UCL News


A life dogged by allergies

26 March 2006

My dog allergy first became apparent, or so I'm told, in 1979, when the neighbour's golden retriever reached over into my cot and licked my face.

Quite what a dog was doing in such close proximity to a newborn baby is anyone's guess, but my face swelled to the size of a small moon. …

Now that I'm 26, my dog allergy - something I share with six million other people in Britain - is still just as bad. Or so I believed. Despite dog-loving parents, for as long as I lived at home it was a canine-free zone. After moving out, I thought that my continual threats to disown them if they ever got a dog, might work. Such confidence, it would seem, was misplaced.

Miniature schnauzers, the old dears insisted, were an allergy-friendly breed, described as 'hypo-allergenic'. And with that breezy assurance, I was introduced to a new addition to the family: Archie. Forget antihistamines, it would seem that hypo-allergenic dogs were the answer. Archie was met without a single sneeze, cough or runny eye. …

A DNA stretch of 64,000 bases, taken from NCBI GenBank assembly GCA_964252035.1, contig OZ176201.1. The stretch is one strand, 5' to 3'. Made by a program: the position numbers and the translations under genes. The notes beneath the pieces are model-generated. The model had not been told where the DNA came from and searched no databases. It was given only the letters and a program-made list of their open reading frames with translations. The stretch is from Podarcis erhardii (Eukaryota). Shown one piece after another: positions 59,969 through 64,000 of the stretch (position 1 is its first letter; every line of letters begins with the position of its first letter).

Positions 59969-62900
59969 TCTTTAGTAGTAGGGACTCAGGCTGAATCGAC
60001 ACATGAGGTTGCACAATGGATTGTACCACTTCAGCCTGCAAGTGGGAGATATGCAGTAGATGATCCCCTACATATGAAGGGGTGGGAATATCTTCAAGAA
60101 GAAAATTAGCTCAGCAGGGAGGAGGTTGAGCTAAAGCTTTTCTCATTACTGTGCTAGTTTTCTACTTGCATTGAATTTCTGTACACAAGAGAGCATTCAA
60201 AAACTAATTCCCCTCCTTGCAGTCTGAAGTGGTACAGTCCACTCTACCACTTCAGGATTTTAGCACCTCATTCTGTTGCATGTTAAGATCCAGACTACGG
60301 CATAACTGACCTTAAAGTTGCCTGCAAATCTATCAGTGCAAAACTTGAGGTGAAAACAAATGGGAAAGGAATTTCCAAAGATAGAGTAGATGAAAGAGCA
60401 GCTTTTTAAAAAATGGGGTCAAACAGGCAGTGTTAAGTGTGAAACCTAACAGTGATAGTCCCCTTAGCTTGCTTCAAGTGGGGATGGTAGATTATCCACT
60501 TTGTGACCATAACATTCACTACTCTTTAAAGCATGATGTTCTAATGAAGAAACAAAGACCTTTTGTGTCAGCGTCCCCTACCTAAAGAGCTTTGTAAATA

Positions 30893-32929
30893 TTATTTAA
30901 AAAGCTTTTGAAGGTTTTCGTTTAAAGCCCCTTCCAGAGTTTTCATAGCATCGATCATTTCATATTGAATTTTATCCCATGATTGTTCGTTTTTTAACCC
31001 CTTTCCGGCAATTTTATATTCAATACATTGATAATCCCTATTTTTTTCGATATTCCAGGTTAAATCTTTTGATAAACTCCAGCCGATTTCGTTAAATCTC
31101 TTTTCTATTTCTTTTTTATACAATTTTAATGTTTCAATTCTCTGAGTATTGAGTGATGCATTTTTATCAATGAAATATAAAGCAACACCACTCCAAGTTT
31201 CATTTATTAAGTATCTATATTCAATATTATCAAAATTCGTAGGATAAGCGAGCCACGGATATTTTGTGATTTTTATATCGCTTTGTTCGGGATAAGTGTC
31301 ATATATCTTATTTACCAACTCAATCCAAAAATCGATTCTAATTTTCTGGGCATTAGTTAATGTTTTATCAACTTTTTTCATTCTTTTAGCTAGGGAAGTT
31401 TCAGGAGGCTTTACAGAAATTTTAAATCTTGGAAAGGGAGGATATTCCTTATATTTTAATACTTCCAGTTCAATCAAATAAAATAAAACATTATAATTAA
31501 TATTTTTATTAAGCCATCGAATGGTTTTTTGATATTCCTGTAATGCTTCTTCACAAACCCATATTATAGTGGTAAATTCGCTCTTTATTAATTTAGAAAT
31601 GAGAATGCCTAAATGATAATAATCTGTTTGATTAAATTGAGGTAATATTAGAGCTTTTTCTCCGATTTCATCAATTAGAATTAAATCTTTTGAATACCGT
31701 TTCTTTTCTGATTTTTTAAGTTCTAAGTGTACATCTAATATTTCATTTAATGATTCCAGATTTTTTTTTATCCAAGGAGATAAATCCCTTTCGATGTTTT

However, after a lifetime of suffering, I am more than a little bemused by the whole thing. What are hypo-allergenic dogs and why do other people's canines still trigger a sneezing marathon? …

According to Muriel Simmons, the chief executive of the charity Allergy UK, there is no such thing as a hypo-allergenic dog. The reaction people suffer could be due to a number of triggers, she says, such as proteins in the dog's saliva, which are then licked on to the fur, or the proteins in the dander (dried skin) or bacteria and fungus on its coat. …

Professor John Foreman [UCL Pharmacology] agrees. "All animals shed dander and so it's very unlikely that a particular breed, such as a schnauzer, would be more or less likely to cause allergies." My allergy-free disposition, Professor Foreman said, could well be down to luck and the uniqueness of Archie's DNA make-up.

"It's a bit of a lottery and one that isn't well understood, but some proteins in the dander stimulate the immune system in a particular way, triggering an allergic response, while others don't. You could just be lucky that you don't react to his proteins."

Tom Bryant, 'The Times', 25 March 2006